Velutina prolongata, a marine snail. We've only encountered this species a few times in the low intertidal zone on Bodega Head. The Light & Smith Manual says they're mainly subtidal. These are two different individuals — the first two photos from July 2012 and the last two from June 2011. They were both ~1 cm long.
Note the orange tips of the tentacles and the narrow orange border on the foot. There's a very pretty checkerboard pattern (alternating gray and white mottling) along the edge of the mantle (next photo).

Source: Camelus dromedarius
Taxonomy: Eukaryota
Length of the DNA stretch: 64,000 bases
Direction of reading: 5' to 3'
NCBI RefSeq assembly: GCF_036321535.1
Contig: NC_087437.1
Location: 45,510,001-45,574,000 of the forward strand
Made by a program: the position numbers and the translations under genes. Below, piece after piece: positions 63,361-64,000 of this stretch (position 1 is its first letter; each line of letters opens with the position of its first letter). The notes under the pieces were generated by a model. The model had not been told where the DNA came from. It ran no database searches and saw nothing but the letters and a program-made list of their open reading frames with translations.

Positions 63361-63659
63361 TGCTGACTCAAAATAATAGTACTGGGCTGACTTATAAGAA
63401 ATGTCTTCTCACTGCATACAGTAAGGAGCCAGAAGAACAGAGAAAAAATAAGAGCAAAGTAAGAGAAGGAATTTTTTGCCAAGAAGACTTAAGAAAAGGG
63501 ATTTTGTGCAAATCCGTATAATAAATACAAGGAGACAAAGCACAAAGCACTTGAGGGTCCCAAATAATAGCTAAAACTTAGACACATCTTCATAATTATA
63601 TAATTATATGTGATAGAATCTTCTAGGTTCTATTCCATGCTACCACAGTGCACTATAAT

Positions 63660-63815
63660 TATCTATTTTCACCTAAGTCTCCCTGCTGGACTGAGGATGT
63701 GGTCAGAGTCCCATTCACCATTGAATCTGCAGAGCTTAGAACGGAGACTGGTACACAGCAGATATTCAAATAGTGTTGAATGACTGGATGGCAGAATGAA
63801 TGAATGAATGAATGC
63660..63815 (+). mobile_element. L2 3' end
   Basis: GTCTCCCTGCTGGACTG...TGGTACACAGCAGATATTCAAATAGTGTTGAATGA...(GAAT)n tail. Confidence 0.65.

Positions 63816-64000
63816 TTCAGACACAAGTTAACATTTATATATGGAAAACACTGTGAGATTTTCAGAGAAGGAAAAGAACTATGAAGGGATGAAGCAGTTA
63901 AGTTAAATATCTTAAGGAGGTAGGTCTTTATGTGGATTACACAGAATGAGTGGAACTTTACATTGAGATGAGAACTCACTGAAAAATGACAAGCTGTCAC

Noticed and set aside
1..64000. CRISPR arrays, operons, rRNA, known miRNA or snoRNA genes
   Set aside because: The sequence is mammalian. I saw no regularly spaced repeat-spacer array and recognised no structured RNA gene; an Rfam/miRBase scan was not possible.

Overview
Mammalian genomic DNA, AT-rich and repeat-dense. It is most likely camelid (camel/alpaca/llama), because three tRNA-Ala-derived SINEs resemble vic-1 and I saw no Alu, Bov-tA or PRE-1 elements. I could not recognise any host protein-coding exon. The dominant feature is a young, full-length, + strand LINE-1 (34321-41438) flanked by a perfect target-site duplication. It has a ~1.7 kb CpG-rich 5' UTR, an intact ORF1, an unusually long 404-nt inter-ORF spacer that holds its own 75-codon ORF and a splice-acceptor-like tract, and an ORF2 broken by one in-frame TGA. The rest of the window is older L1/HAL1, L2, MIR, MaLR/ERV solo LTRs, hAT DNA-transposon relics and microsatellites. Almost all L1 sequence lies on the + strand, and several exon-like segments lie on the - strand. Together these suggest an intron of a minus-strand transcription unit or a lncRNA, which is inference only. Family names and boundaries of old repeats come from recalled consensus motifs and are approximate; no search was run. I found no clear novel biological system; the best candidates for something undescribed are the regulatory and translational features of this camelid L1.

In the photo above, the lighting is such that you can see through the thin shell. The slightly curved leaf-like structure is a gill.
The next two photos show the abalone-like shape of the shell (but lacking respiratory pores). Most of the shell is a very large, expanded body whorl, while the uppermost whorls are tiny and positioned at one end of the shell (see last photo).
I haven't been able to find very much information about this attractive snail. Other species of Velutina have been reported feeding on tunicates or hydroids. [A smaller, less colorful species of Velutina is more common on Bodega Head — more about that species in a future post!]